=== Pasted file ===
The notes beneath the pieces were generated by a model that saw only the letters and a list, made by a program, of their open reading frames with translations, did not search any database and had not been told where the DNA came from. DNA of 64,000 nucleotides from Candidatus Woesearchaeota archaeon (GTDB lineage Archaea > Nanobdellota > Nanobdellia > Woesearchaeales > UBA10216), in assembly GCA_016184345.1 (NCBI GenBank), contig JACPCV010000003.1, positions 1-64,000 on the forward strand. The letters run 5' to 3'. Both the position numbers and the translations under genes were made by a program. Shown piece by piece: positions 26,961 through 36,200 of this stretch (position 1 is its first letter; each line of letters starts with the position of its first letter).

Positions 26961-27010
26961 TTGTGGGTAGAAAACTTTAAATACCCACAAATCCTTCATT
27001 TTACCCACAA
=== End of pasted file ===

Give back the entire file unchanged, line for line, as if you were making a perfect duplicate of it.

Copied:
The notes beneath the pieces were generated by a model that saw only the letters and a list, made by a program, of their open reading frames with translations, did not search any database and had not been told where the DNA came from. DNA of 64,000 nucleotides from Candidatus Woesearchaeota archaeon (GTDB lineage Archaea > Nanobdellota > Nanobdellia > Woesearchaeales > UBA10216), in assembly GCA_016184345.1 (NCBI GenBank), contig JACPCV010000003.1, positions 1-64,000 on the forward strand. The letters run 5' to 3'. Both the position numbers and the translations under genes were made by a program. Shown piece by piece: positions 26,961 through 36,200 of this stretch (position 1 is its first letter; each line of letters starts with the position of its first letter).

Positions 26961-27010
26961 TTGTGGGTAGAAAACTTTAAATACCCACAAATCCTTCATT
27001 TTACCCACAA